This year marks the 100th anniversary of Niagara-on-the-Lake’s iconic clock tower cenotaph. In recognition of the cenotaph’s century of service through two world wars and beyond, NOTL historian Ron Dale has been researching the stories of the people – all men – whose names are engraved on it. This is one in a series of stories to document and remember the sacrifices these combatants made. Future instalments will commemorate those named on the Queen Street cenotaph and on the municipal memorial in Queenston.
Special to The Lake Report
In the first two years of the First World War, three of Joseph and Emma Houghton’s four sons marched away to war.
Only one returned.
Joseph and Emma emigrated from England and settled in Niagara-on-the-Lake, where Joseph worked as a gardener.
The couple had four sons between 1889 and 1900: Thomas, Joseph, Robert and Francis Harold.
Tom trained as a tinsmith and was working as a pattern maker in Niagara while his brothers Robert and Joseph moved to Toronto.
Joseph worked as an undertaker and Robert was employed by the post office. Francis Harold was still in school when war broke out and was too young to enlist.
While the Houghton family was flourishing, trouble was brewing in Europe.
On Aug. 4, 1914, Britain declared war on Germany. As part of the British Empire, Canada was automatically included in the British declaration of war.
Among the first Canadians to answer the call to arms was Joseph Houghton.
He had been a militiaman for a few years, serving in the 10th Royal Grenadiers of Toronto and immediately enlisted for overseas service on Aug. 9.
With others, he was sent to Valcartier, Que., where he joined the 4th Battalion, Canadian Expeditionary Force.
After very rudimentary training at Valcartier, the 4th Battalion was shipped to England, arriving on Oct. 14, 1914.
There they received further training and were soon sent to France, landing on Feb. 11, 1915, and were quickly thrown into action.
Joseph fought at the Second Battle of Ypres and suffered from the first major poison gas attack of the war.
He was evacuated from the battlefield and sent back to England to recuperate. He would take almost a year to recover. He finally rejoined the 4th Battalion in France on April 7, 1916.
While Joseph was recuperating from being gassed, his older brother Tom, who had married in 1913, enlisted for overseas service.
Joseph had also been a militiaman, serving in the 9th Field Battery of the Canadian Field Artillery when he volunteered for active service on June 10, 1915, enlisting in the 36th Battalion, Canadian Expeditionary Force.
He was soon shipped out of Canada, landing in England on June 28. He underwent a period of training and was shipped out again.
On April 24, 1916, he was attached to the Canadian Army Medical Corps in Salonica, Greece. He arrived in Greece only a couple of weeks after his younger brother Joseph was sent back to the trenches of France.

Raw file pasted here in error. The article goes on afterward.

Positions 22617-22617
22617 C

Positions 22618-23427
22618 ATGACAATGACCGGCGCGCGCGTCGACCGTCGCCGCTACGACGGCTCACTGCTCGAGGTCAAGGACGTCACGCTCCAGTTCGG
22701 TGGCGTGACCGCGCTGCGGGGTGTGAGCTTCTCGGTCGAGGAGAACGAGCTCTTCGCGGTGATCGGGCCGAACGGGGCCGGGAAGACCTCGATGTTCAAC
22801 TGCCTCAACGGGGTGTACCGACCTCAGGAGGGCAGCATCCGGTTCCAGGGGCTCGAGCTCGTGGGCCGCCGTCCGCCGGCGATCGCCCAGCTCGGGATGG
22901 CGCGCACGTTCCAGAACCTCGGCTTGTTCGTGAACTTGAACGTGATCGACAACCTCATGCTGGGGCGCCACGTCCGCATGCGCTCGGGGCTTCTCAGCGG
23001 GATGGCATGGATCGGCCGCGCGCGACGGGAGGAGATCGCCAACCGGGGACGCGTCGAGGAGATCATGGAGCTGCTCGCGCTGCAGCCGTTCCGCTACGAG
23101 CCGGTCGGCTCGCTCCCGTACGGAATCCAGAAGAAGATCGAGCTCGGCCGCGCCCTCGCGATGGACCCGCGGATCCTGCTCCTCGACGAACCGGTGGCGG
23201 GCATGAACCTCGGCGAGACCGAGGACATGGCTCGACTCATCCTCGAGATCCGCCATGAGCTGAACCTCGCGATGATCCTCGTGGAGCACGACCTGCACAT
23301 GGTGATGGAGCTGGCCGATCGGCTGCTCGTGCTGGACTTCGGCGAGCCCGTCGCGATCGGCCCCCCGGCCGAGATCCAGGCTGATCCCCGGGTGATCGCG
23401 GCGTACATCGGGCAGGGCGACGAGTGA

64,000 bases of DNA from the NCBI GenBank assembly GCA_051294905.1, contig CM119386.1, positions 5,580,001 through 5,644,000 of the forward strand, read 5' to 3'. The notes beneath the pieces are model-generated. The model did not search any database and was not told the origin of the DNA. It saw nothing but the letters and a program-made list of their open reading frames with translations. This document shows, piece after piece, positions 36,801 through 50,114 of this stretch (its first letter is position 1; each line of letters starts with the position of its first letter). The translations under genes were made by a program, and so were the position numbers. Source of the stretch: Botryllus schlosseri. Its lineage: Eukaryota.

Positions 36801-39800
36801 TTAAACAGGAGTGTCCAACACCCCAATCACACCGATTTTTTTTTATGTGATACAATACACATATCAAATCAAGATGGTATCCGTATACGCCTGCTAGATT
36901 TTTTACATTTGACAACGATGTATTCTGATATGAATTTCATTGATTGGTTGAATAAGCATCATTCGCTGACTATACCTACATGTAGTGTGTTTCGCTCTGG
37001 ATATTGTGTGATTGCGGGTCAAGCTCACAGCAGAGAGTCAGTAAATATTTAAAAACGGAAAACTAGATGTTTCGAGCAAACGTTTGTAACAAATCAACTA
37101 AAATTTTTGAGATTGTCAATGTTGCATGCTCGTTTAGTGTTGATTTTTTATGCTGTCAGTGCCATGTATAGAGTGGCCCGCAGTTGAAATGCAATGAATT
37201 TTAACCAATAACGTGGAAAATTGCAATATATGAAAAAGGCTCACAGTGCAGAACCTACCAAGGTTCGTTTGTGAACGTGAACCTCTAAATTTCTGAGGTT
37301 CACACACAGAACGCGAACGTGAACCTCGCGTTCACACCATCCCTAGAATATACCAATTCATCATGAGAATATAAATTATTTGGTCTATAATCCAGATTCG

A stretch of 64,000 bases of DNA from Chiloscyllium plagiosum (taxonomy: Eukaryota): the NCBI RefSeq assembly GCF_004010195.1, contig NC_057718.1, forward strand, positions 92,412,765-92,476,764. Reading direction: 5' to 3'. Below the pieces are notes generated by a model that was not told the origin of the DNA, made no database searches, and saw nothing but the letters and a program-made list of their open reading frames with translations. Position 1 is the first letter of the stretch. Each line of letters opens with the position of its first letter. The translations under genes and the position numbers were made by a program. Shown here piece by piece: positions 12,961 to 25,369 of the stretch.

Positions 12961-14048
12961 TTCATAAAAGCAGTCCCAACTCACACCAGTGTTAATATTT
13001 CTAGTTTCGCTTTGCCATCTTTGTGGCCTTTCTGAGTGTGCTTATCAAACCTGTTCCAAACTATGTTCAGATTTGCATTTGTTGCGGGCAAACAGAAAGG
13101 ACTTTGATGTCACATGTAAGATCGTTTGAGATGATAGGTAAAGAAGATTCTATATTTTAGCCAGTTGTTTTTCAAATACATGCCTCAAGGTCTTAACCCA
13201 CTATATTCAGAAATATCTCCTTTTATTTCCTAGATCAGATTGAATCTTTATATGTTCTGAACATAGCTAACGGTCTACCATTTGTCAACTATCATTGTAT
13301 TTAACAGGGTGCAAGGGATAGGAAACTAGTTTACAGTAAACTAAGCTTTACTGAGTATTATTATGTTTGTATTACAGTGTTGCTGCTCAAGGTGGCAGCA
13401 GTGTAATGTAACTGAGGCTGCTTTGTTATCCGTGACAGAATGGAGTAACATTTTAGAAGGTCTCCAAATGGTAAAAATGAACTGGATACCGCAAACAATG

Meanwhile, another Houghton boy enlisted.
Robert signed up on Feb. 18, 1916, joining the 134th Battalion (the 48th Highlanders) of the Canadian Expeditionary Force.
Following a brief spell of training at Niagara Camp in Niagara-on-the-Lake, he was sent to England, arriving on Aug. 19, 1916, where he was transferred to the 15th Battalion, which was fighting in France at the time.
In Salonica, Tom Houghton had received word that two of his brothers were now serving in France.
Tom submitted a request on Feb. 6, 1917, to be transferred to the 4th Battalion, which was fighting in France, “to be with my brother J.H. Houghton.”
While the army was mulling over his request over the next several months, his plans to rejoin at least one of his brothers met with disappointment and tragedy.
Joseph was wounded at the Battle of Vimy Ridge on April 9, 1917, shot through the left leg. By the time he recovered on May 11, 1918, he was transferred to the Canadian Machine Gun Corps.
When Tom’s request was finally granted and he was able to join the 4th Battalion, arriving in France on April 4, 1918, brother Joseph was in hospital in England, prior to his transfer to the Machine Gun Corps.
In the meantime, their younger brother Robert was fighting in France in the 15th Battalion.
His luck ran out on Aug. 15, 1917, at the Battle of Hill 70. The Canadian Corps assaulted a strong German position near Lens, to draw German units from the area of the main British assault at Passchendaele.
Robert was hit and initially reported as wounded and missing, but later assumed to have been killed in action. His body was never identified.
On Oct. 1,1918 Tom Houghton was fighting in the Battle of Canal du Nord. His battalion advanced north of Cambrai and was supposed to be attacking in conjunction with a British division on its flank.
However, the British attack failed while the Canadians advanced, exposing them to flanking German machine-gun fire. Tom was killed right after going “over the top.”
He lies buried in the Sancourt British Cemetery, Pas du Calais, France.
Tom Houghton was the last Niagara-on-the-Lake soldier to die in the First World War.
Of the three Houghton boys who enlisted, only Joseph survived. He had been gassed at Ypres and wounded twice, but survived. He died on April 5, 1967.